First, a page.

Those of you who are familiar with my historical mystery series featuring 1930's psychologist and investigator Maisie Dobbs, will know that in creating the character of Maisie Dobbs, I have drawn upon my interest and admiration for the women - of Britain, in particular - who came of age in the years of the Great War, 1914-1918, and who were, effectively, the first generation of women to go to war in modern times, and also to move into "men's work" in great numbers so that men could be released to the battlefield. For many of those women, life would never be the same again. The 1921 census revealed that there were two million "surplus" women of marriageable age in Britain, and only one in ten would have the opportunity of marriage given the great losses of marriageable young men in what became known as "the war to end all wars."
As I created the character of Maisie Dobbs, and as she revealed herself to me - and I think most authors would agree that character development seems to be a two-way process - I wanted her to reflect something of the spirit of that generation. For many years, long before I became a writer of fiction, I had collected books written for, by and about that generation, and was fascinated by the way so many navigated waters that were unfamiliar to them, and who realized that at war's end the landscape of opportunity had changed dramatically for women. There were many who understood that they would have to be responsible for their own financial security for the rest of their lives, that they would have to build community or become invisible, and they would have to nurture relationships to sustain them as they grew older. And so many of these women blazed a trail, moving into public life as never before.
But any one book or article cannot tell the whole story, cannot explore the gray areas - for example, the fact that throughout both the first and second world wars propaganda to encourage women into the workplace could be both encouraging and demeaning, on the one hand offering independence, and on the other reminding women that they would always be playing second fiddle to the men they were replacing.
I have always found these women - who lived, worked and served in the Great War, who navigated their way through the 1920's and 30's, then served again in the Second World War - inspiring, and in the time I have been writing the Maisie Dobbs series, I have come to realize that so many readers are curious about the generations encompassed by this period in time - I've received a great number of letters and emails from women and men of all ages who have been inspired to learn more, and to journey back into their own family archives (even if "archive" amounts to a box of photographs) to discover the history of their mothers, grandmothers and great-grandmothers. I have heard from so many readers anxious to share the family stories they've uncovered. Which brings me to this blog.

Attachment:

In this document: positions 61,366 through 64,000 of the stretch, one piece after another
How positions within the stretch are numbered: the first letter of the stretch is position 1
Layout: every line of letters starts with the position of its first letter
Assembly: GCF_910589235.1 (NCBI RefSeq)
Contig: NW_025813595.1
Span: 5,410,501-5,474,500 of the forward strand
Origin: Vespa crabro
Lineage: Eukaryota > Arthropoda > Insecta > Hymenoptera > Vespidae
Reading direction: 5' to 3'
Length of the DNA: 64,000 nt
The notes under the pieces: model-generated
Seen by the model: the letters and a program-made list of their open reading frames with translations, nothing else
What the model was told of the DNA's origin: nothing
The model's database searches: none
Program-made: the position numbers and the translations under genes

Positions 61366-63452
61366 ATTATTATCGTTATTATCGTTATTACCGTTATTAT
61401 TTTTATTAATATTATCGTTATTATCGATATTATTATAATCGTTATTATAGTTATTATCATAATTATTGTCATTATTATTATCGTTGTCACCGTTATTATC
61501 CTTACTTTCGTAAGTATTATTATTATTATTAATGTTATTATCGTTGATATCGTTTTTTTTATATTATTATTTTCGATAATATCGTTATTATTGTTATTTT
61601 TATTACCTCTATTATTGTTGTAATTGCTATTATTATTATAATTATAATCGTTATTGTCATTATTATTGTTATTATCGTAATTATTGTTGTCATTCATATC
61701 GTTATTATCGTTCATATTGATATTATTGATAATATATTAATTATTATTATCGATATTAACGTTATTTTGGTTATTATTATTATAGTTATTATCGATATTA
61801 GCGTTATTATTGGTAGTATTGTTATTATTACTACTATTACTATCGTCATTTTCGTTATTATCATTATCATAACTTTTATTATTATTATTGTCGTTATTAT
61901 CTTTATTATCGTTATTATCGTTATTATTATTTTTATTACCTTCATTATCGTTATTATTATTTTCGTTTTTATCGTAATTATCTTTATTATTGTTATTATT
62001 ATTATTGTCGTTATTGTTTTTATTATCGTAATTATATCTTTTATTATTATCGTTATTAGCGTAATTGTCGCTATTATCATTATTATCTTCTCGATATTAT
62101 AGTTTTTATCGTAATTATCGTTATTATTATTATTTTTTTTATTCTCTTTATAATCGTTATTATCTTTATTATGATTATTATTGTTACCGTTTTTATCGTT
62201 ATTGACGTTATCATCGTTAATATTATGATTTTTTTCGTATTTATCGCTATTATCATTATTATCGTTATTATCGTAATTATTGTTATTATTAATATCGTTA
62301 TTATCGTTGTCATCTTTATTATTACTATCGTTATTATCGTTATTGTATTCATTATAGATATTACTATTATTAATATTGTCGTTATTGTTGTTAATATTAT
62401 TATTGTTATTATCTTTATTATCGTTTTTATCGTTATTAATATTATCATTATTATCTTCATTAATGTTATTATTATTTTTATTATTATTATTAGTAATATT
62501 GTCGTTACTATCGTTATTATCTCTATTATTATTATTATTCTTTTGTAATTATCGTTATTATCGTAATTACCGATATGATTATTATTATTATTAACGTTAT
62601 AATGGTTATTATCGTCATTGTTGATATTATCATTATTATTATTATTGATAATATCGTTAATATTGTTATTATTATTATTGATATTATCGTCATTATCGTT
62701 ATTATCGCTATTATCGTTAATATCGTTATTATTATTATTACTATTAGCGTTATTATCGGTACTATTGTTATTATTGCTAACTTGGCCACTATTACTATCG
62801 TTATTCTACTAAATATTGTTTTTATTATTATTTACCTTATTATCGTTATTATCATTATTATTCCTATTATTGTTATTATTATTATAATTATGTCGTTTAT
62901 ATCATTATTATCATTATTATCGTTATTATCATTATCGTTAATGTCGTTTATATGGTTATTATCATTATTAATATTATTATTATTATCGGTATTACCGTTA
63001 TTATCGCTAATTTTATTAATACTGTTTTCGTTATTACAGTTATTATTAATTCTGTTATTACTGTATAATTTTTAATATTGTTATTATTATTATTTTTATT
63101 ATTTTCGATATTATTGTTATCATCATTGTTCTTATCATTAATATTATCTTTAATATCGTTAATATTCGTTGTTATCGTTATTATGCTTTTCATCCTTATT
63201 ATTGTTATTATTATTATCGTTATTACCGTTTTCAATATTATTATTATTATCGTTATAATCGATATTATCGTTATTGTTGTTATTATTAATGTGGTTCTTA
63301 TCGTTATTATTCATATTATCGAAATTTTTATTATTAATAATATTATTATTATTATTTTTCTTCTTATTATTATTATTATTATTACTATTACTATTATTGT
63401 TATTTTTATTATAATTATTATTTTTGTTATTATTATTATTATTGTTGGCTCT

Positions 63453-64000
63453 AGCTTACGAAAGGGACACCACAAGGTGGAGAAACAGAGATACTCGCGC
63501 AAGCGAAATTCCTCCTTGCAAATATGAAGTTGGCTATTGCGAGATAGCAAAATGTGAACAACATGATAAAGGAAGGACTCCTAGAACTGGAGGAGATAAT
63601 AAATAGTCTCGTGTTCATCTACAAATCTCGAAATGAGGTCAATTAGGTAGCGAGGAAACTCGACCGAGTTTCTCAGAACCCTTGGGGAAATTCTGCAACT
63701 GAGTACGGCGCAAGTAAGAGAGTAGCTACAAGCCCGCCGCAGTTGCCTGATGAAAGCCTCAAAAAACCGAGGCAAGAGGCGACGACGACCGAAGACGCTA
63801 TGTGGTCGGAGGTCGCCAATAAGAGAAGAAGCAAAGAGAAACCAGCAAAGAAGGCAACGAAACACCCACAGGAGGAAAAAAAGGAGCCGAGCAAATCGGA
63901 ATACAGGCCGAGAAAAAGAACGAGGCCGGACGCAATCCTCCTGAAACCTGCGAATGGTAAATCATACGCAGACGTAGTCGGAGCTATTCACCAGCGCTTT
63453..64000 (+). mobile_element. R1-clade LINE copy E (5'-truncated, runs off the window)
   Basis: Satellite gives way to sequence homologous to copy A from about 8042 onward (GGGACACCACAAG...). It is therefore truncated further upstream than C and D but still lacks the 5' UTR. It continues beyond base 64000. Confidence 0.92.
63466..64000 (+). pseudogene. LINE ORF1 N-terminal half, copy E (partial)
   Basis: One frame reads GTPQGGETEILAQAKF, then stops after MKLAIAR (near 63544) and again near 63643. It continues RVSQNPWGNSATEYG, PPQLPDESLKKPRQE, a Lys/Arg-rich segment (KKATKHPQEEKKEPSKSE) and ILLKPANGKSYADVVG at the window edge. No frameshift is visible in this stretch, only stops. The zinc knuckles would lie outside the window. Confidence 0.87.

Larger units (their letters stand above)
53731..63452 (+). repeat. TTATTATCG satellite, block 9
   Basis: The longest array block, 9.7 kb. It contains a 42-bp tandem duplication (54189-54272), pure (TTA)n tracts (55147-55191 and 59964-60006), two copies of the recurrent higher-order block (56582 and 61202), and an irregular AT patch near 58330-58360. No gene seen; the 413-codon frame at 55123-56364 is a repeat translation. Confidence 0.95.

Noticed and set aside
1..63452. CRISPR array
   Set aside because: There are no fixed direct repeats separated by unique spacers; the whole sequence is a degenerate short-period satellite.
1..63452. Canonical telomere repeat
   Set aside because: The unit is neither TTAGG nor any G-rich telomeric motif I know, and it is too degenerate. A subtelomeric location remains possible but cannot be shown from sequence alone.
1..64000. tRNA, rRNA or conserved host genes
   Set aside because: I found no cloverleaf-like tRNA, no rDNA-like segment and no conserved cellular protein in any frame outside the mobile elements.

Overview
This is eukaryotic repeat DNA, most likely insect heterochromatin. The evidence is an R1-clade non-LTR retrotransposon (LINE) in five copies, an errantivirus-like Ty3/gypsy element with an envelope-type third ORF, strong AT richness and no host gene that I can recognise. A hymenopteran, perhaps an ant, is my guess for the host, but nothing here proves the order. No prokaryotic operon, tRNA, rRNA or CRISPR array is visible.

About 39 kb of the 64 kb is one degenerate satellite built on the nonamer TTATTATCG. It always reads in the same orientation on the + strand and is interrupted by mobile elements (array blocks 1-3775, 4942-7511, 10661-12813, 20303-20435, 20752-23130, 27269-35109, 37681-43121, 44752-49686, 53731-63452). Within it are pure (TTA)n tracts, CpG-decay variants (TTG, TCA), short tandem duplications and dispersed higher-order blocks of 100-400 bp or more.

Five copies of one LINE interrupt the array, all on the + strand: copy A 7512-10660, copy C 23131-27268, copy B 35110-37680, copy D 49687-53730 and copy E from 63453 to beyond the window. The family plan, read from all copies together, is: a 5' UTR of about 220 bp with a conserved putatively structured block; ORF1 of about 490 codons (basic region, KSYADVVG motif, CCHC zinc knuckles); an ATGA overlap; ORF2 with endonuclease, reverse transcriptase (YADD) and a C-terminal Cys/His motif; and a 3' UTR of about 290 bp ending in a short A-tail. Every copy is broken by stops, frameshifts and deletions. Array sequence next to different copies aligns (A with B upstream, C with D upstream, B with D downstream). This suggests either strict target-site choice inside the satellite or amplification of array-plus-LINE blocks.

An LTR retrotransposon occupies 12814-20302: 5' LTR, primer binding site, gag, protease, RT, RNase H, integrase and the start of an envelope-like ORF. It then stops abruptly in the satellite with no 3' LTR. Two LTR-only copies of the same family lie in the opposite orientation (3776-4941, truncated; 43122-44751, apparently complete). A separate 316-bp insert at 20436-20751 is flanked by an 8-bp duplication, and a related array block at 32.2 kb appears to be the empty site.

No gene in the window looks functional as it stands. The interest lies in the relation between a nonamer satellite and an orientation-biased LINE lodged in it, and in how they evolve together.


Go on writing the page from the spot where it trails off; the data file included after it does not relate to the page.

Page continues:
In each post I'll be delving into the stories and articles about and by this generation of women that I've uncovered during my own research into the era. I would love to hear your stories too, as time goes on. My posts will not be regular - sometimes there might be a couple each week, or a week might go by with no post - so please subscribe to the blog; you'll receive an alert every time a new post is published. It might be a story about a woman of the time, perhaps one of my heroines; an interview with an author who has written a non-fiction book about the era, or a discussion about an article written in a magazine published between the wars with advice that could serve us today. I'll be sharing information on some of the books about this extraordinary generation of women that I have found particularly engaging - and if I like a book enough, I'll buy a second copy and give it away in a competition. Note that I will not be including reviews or opinions on current fiction focused on this generation - there are already many terrific blogs dedicated to new fiction and I don't want to add to that sea of personal opinion. Having said that, you'll see cover art for my own books featured on the site - frankly, I love the covers, so I splash them around whenever I can.
Some time ago I read an article in Britain's Guardian newspaper entitled, "Where are all the daring women's heroines?" Good question. My heroines have invariably come from a period in history that encompassed two world wars, the Depression, the so-called "Roaring Twenties" and the austerity Thirties. I have chosen to name my blog after Maisie Dobbs, the name given to the main character in my novels. In a way she is my everywoman of the time, a woman who is not without her faults, but who stands for a singular generation of women who have fascinated me since girlhood. In mythology, heroines fill us with awe and inspire us. I hope you find this blog interesting, inspiring and thought-provoking. I'll do my best to make it so.
Look out for the next post: Those Surplus Women, plus a book recommendation to get us started, and a competition!